Worlds Colliding is another holy shit moment.  Gods, I love the riffs/licks/leads/rock guitar jamming that these blokes have got going!  This is clearly some of the most exciting Hard Rock/Heavy Metal I have heard all year.  The most important thing here is that it is not diluted.  The delivery, the execution, everything is pure Rock“Am I going crazy? Am I losing my mind?” Let’s hope not, Mark! We need you to be lucid for when the ultimate tour comes along!  Please, please play the US, especially the midwest ( Iowa, Nebraska, Kansas, etc.).

What’s Done is Done is really good as well.  I found myself several times wondering how they keep up the pace.  This tune will lead you down the Heavy as Fuck Hallway and on the road to Riff City.   “What’s done is done/ the bullet has left the gun/It’s over/You can’t unring the bell”.  Almost haunting lyrics, but the playing is even better. There is an absolutely infectious rhythm bouncing along through this one.  The lead guitar solos work well with the tune as well, and in fact on every track the leads work very well.

Analog Man contains a sentiment that I’ve often professed.  Being “an analog man in a digital world“.  Yes, I get tired of the constant downloading of MP3s.  I prefer CDs over those, and I prefer vinyl over compact discs as well.  I know that I am old – I get called grandpa and griefer all of the time!  That’s what I get for trying to keep up with the kiddos at my job… There is some serious jamming going on here.  Keep up the good work, boys!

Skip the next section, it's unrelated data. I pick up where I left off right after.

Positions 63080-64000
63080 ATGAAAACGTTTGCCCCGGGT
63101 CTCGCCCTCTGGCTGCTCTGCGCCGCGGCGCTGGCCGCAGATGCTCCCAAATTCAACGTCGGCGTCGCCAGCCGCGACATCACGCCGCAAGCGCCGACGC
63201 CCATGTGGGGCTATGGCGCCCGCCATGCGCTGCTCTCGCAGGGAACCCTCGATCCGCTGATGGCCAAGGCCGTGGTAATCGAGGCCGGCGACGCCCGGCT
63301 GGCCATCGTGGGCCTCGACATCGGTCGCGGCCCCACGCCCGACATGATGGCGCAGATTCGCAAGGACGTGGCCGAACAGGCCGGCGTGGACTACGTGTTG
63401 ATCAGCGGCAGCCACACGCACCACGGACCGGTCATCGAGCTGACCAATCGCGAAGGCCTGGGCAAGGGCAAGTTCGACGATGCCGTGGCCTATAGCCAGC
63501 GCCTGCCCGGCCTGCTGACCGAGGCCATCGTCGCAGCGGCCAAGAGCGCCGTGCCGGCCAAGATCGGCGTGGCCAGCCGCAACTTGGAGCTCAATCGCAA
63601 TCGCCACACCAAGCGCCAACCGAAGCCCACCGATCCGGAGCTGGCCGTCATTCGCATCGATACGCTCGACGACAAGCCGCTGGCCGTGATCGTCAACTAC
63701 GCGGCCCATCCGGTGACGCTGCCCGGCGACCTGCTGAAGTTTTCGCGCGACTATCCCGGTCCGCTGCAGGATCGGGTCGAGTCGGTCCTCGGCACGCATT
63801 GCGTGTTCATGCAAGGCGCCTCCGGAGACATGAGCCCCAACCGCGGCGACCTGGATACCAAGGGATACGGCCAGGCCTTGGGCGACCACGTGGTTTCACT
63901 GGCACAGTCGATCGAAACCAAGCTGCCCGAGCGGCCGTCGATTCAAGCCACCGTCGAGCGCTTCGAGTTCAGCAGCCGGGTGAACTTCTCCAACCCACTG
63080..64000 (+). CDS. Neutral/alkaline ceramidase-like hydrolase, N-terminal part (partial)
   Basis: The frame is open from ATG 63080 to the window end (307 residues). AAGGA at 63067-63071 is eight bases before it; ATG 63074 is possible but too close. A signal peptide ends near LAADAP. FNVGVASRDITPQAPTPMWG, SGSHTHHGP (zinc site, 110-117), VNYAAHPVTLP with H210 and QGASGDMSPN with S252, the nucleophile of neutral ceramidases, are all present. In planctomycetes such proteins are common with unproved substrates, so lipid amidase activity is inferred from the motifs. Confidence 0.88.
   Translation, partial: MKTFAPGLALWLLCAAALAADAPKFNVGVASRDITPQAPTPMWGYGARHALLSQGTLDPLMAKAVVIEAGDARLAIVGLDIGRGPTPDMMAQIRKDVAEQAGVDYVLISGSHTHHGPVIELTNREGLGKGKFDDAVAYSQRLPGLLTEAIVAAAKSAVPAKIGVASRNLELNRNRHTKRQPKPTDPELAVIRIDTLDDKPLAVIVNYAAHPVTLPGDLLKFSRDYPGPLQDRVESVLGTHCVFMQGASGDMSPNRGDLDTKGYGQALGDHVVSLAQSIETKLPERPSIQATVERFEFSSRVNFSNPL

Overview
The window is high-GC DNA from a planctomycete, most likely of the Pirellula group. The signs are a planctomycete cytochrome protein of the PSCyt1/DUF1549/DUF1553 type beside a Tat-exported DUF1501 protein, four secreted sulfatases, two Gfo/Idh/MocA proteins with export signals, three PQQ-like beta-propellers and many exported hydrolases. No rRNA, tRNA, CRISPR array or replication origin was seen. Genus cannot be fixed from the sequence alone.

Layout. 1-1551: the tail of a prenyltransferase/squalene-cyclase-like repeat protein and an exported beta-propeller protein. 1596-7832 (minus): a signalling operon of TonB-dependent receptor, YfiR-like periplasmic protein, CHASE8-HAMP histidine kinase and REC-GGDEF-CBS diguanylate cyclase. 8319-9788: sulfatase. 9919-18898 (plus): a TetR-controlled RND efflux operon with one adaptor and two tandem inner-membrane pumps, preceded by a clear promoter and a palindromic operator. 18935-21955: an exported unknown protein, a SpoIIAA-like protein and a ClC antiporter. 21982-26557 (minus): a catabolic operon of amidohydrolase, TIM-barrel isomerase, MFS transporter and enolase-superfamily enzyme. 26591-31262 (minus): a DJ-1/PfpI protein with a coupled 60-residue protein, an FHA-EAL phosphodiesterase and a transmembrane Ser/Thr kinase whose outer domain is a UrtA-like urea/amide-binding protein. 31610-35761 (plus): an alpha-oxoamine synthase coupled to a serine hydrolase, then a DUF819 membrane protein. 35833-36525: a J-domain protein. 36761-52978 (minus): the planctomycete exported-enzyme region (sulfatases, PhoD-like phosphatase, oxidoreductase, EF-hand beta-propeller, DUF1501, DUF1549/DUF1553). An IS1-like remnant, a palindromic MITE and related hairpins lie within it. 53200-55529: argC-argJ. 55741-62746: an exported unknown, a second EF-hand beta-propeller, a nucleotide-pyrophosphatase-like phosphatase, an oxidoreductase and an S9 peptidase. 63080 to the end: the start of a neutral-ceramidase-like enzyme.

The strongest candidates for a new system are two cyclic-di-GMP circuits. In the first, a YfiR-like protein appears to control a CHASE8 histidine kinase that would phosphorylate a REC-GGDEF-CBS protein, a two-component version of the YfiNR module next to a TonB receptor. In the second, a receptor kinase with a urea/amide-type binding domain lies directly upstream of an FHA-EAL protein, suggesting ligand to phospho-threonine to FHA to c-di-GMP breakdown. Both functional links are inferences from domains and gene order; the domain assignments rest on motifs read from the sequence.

No Regrets had me marvelling at the fact that there were five arse-kicking tunes in a row.  It was at this point that I was determined to find and purchase the physical product.  I am hoping for a  vinyl release… I probably mentioned that already!

Kool-Aid get five kool points just for the title.  According to my notes, this was another holy crap moment.

The title track, Rise of Chaos (remember Rise of Chaos?), is probably one of the best tracks here.  It is difficult to pick a favourite, however, as they are all very good.  They come charging out of the box with a wicked lead that will tear your head off!